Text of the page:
Clip 1/10: Lesson 1, Part A
On the first day of the learning segment, Michelle Makinson engages her learners in a math talk focused on unit fractions, combining into wholes, and the ideas of “parts of,” and of equivalence—using manipulatives to create and explain a visual representation of a contextualized representation / word problem. Her students then share their solution strategies with their partners, explaining their approach.
MICHELLE MAKINSON: Before this lesson sequence, I knew that they were able to identify unit fraction answers: "How much of the food was tuna?" But then you start to see that there are sets within the whole, and that helps lead you to an understanding of what an equivalent fraction would be. At the time that we took that particular task, maybe a few people were able to do that. Since then, we'd done a lot of work on building equivalents and seeing them visually, being able to match them up. This was an introduction to the idea of multiple representations and having students think about it in different ways.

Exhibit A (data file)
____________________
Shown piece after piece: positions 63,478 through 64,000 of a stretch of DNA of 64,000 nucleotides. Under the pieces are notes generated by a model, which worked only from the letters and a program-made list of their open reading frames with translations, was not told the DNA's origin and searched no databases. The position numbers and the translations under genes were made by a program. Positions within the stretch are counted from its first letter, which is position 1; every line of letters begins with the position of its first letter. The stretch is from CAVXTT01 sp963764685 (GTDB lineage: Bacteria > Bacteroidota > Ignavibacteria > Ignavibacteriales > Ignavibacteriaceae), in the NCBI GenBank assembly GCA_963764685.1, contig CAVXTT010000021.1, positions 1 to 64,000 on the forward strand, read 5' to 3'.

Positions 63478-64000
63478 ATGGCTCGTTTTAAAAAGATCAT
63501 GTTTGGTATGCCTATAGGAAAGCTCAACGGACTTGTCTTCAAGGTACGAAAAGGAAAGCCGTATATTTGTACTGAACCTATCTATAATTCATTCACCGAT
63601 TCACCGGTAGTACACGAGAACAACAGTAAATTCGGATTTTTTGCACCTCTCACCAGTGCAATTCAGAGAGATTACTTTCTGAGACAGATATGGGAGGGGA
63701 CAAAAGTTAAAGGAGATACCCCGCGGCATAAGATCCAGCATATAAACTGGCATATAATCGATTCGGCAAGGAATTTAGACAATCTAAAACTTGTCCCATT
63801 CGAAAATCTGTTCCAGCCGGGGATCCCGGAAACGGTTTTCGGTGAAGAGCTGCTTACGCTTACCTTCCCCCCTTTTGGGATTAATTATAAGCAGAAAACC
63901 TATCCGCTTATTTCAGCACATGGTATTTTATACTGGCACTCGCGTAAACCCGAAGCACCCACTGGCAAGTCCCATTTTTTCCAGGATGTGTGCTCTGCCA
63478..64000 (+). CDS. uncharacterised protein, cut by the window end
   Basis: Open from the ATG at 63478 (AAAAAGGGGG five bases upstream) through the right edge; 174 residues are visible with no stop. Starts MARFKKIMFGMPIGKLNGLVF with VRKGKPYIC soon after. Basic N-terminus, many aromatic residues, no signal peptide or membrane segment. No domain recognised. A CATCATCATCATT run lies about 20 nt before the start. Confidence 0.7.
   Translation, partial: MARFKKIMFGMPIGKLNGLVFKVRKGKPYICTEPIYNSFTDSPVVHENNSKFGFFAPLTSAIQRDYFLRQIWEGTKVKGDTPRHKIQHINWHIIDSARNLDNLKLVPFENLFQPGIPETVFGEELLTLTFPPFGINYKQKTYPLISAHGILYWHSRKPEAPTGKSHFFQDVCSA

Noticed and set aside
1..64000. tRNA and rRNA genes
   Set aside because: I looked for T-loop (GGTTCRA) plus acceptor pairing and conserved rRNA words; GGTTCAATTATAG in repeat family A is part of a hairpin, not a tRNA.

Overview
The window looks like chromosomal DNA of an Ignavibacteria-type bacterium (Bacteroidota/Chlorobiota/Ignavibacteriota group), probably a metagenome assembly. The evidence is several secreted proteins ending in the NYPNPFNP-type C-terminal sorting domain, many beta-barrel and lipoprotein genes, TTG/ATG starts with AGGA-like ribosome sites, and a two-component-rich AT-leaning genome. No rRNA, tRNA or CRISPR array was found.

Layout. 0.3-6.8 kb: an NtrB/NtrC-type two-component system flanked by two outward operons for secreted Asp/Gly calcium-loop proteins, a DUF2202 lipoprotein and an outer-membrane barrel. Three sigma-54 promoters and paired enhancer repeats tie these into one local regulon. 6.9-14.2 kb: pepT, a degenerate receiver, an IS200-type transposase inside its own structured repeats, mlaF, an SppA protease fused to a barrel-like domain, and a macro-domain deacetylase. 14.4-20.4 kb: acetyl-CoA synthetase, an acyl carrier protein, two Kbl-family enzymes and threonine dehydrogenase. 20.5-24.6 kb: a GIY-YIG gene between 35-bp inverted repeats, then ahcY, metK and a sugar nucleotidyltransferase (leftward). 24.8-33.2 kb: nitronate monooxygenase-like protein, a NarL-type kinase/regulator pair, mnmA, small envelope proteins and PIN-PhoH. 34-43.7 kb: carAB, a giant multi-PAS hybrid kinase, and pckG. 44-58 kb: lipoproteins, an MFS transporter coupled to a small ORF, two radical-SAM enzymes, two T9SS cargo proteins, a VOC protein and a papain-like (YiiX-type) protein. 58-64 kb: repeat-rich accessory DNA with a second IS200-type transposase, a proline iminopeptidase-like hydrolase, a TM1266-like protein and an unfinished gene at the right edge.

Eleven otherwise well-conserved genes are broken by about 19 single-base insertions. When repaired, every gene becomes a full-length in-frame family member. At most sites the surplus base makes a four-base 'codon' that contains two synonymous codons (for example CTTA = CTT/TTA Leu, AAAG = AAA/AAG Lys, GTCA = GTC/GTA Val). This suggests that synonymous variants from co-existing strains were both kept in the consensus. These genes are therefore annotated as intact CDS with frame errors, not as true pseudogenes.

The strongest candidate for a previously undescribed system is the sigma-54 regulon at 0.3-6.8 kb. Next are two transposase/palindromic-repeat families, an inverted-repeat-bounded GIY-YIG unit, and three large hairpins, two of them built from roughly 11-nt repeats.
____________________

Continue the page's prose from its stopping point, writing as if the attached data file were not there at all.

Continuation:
They are used to creating justifications, in our school, in every context. You have to justify every scientific conclusion you come to. You have to justify every claim you're making about literature. And so, when I look at those mathematical practices, I don't think about them as being about mathematical practices. I think of them as guidelines for life — but then, I'm dorky like that. I don't look at it as math. It's literally telling you how to be a human being and how to get along in the world and how to define what you believe to be real and why you think it's real.
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